The 411 on Stone Flooring

I don’t know about you, but I have a hard time making decisions when there is potentially a lot of money on the line. I want to get the most bang for my buck, but I also want to keep as much as I can in the bank. One of the most helpful things I do when faced with a difficult choice is to make a list of pros and cons to help me visualize the best solution.

The 411 on Stone Flooring

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If you’re looking into getting stone flooring for your home or office, there can be a pretty significant discrepancy between pricing and quality, which can make the decision even trickier. We have taken the time to put together a long list of pros and cons for the various types of stone flooring to help you decide which best meets your needs.

Stone Flooring In General

Stone flooring has been widely sought after for thousands of years for its natural elegance and durability. While stone can add a unique, earthly feel to just about any space, there are also some downsides.

- Unique and natural-looking
- Relatively eco-friendly, especially when locally sourced
- Durable
- Requires upkeep and sealing
- Some stones can chip or scratch easily
- More expensive than other flooring methods

When you are choosing your stone, keep in mind the grade, absorption level, and friction level. The grade refers to the quality of the tile with grade 1 being the best quality and grade 3 being the lowest quality. The absorption ratings range from non-vitreous (most absorbent) to impervious (least absorbent).

Non-vitreous stone should be kept out of wet and outdoor areas, while impervious stone is suitable for high-traffic environments like walkways and businesses. You should take the friction level into consideration when you’re looking to add stone to bathrooms or outdoor spaces.

Finishing Options

Not all stones come in every finish, and not all finishes are appropriate for every area of your home or office.

Polish- Luxurious finish
- Brings out the natural qualities of the stone such as veining and color
- More resistant to water
- Slippery when wet
- Needs additional maintenance to keep it looking nice
Honed- Rustic appearance
- Characteristically pocked to reduce the appearance of wear
- Hard to clean because of the pockmarks
- Can accumulate dirt
- Can be more absorbent
Filled- Similar to a honed finish but the small pocks and holes are filled with a sealant
- Easier to clean than a honed finish
- It can be difficult to find a filler that matches the stone without being too obvious
Acid-Washed- Less slippery than other finishes- Less formal
Flamed- Less slippery than other finishes- Rough texture makes it good for areas that get wet

Types of Stone

GraniteGranite is an igneous rock that does exceptionally well as flooring and countertops. The characteristic flecks of other stones and minerals make it appear to be glittering.- Very durable
- Resists scratching and wear from acids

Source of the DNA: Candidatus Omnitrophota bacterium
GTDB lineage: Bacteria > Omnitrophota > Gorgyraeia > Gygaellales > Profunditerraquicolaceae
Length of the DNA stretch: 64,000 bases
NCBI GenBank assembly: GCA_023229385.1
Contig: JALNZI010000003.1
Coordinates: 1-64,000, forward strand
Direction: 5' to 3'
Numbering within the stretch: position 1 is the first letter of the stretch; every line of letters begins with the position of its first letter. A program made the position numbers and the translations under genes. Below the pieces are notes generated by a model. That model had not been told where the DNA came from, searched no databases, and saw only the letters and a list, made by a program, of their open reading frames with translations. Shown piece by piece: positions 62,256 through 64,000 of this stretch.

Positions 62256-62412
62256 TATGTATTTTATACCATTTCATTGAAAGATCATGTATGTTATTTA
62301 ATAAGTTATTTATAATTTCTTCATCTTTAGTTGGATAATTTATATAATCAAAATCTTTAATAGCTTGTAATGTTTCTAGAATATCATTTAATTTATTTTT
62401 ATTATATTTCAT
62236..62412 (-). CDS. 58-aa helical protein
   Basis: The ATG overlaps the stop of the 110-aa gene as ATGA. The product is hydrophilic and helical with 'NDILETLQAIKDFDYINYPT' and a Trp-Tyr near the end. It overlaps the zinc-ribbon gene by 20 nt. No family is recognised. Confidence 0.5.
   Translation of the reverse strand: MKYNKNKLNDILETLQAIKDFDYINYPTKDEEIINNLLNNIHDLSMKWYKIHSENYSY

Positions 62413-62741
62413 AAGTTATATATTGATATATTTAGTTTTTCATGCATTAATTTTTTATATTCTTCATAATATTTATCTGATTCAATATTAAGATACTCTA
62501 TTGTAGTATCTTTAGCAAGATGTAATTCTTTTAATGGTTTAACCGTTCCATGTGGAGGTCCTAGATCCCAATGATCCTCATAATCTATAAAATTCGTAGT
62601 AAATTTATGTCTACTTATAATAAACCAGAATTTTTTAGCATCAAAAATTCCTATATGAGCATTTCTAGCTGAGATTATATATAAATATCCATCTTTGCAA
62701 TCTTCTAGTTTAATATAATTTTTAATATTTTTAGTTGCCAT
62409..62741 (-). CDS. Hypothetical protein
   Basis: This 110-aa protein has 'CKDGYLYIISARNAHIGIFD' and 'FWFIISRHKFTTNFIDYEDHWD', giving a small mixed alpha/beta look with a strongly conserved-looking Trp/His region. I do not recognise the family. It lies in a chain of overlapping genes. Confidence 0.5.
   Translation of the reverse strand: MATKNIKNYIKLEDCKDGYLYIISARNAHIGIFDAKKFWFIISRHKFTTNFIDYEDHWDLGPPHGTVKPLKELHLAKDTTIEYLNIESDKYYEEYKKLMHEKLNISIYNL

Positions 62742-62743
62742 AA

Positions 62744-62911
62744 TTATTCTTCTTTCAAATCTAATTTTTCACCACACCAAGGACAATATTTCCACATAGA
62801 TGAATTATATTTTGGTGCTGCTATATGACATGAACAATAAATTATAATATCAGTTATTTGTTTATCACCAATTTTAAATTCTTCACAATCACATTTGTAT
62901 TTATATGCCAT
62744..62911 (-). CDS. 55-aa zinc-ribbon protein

- Heat resistant
- Infinite color variation
- Can be stained by oil
- Expensive
SlateSlate is a very hard metamorphic rock that is considered one of the most durable flooring options. There are two main kinds of slate: surface slate and underground slate. The surface slate is cheaper but also more brittle, while the underground slate is denser but more expensive.- Incredibly durable
- Great for areas that get wet
- Considered high-quality and can add real estate value
- Stain-resistant
- Difficult to replace tiles because each color is so unique
- Expensive
- Difficult to install and maintain
MarbleMarble is a metamorphic rock originally from limestone. It can have interesting patterns made from various organic matter. It does really well in low-traffic areas.- Beautiful colors and variation
- Incredibly elegant
- Unique
- Can reflect and scatter light to make a room seem brighter
- Considered a soft stone so it doesn’t do well in high-traffic areas
- Susceptible to staining or etching
- Expensive
- Slippery when wet
- Requires refinishing every 6-12 months
TravertineTravertine is a very subtle natural stone that generally comes in shades of brown and tan. - Very durable and can develop a unique patina over time
- Stylish and subtle
- Easy to repair and replace damaged tiles
- Difficult to install
- Requires a lot of maintenance
- Expensive
SandstoneSandstone is a relatively soft sedimentary rock that comes in a variety of earth tones. - Durable
- Unique
- Easy to install and replace
- Soft rock that can be scratched and dented easily
- More absorbent than other stones
- Can stain easily

Whether you’re looking to do a complete overhaul renovation, or you just want to update your flooring, choosing natural stone is a great direction to go. Its durability and beauty have made it the flooring of choice for thousands of years, which means if you do your homework and choose the right type and finish, you can’t go wrong with stone flooring.